B.C. mulls framework for expanded heroin-assisted treatment

published on April 7, 2017 by Andrea Woo in The Globe and Mail

Prescription heroin, a last-resort treatment for severe addiction currently restricted to only one clinic in all of North America, could one day be dispensed at pharmacies much as methadone is.

The dispensation model is one of three proposed in a draft of B.C. guidelines for the expansion of supervised injectable opioid-assisted treatment (siOAT) obtained by The Globe and Mail.

The document, being prepared by the nascent BC Centre on Substance Use (BCCSU), is a first-of-its-kind in North America and reflects the centre’s push to provide a wide range of options for people struggling with substance use. Opioid-substitution therapies such as methadone and buprenorphine-naloxone (Suboxone), taken orally, are the most commonly prescribed medications for people with severe opioid addiction, but those who do not respond to these first-line treatments have few other options.

“It has long been recognized that more intensive treatment involving alternative pharmacotherapy options are required, as some patients will not benefit from oral treatment,” the guideline states.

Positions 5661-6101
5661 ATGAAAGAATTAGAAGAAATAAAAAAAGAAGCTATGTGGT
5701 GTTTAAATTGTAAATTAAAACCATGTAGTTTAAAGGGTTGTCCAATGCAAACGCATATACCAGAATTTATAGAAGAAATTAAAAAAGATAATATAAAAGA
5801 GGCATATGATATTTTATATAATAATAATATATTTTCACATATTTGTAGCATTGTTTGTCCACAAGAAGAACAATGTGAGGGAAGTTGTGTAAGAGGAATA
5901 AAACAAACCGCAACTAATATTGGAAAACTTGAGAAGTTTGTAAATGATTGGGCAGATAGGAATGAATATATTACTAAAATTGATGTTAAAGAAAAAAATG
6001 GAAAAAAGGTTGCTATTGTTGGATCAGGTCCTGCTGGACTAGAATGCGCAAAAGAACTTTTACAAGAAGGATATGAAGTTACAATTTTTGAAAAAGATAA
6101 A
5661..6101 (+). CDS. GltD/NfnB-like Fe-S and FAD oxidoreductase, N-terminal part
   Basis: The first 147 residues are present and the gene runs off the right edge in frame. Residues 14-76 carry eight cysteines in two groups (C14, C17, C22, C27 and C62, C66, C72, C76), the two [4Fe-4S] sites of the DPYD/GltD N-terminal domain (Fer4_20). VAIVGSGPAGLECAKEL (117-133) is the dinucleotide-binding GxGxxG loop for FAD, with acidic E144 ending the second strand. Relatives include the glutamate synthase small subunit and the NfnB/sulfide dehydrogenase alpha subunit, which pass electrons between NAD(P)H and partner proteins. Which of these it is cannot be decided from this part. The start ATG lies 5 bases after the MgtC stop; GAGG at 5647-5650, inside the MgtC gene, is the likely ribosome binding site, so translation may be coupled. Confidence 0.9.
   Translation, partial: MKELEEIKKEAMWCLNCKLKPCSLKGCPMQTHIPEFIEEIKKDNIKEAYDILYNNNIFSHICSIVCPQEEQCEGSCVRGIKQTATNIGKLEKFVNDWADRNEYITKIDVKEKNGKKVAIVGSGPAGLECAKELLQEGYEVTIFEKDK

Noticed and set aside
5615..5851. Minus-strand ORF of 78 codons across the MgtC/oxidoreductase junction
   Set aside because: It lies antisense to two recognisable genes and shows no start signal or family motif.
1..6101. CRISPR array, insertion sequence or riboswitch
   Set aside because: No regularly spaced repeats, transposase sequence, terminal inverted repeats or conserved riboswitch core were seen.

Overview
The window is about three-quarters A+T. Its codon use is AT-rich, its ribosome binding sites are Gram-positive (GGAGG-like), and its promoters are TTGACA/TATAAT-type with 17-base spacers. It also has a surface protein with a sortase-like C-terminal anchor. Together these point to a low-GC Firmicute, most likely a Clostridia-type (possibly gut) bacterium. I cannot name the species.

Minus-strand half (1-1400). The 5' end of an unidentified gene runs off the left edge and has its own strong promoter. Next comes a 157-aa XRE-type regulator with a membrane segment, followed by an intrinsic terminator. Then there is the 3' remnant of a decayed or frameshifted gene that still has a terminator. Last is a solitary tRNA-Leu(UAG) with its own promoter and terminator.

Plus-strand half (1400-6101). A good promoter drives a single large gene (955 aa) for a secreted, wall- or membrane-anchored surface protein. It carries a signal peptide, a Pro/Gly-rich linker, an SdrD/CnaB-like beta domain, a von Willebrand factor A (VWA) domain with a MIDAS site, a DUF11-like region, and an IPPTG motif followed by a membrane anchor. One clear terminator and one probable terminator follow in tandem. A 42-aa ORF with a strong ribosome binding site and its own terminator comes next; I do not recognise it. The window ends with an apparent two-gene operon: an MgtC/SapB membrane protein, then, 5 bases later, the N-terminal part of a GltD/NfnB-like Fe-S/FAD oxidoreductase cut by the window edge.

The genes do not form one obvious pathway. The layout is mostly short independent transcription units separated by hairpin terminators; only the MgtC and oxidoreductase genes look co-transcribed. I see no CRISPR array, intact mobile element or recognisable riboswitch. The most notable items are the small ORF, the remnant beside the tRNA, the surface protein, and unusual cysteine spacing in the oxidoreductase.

“Research has shown that, among patients who [do not respond] to methadone, prescription diacetylmorphine (heroin) administered in a clinic setting may be beneficial in terms of reducing illegal or non-prescribed opioid use, drop-out, criminal activity, incarceration and mortality.”

The document suggests three models: a dedicated treatment program such as Vancouver’s Crosstown Clinic, where about 120 people currently receive siOAT; a smaller siOAT program integrated within an existing community health clinic; and a pharmacy-based delegated model, where trained pharmacists would dispense and witness injections.

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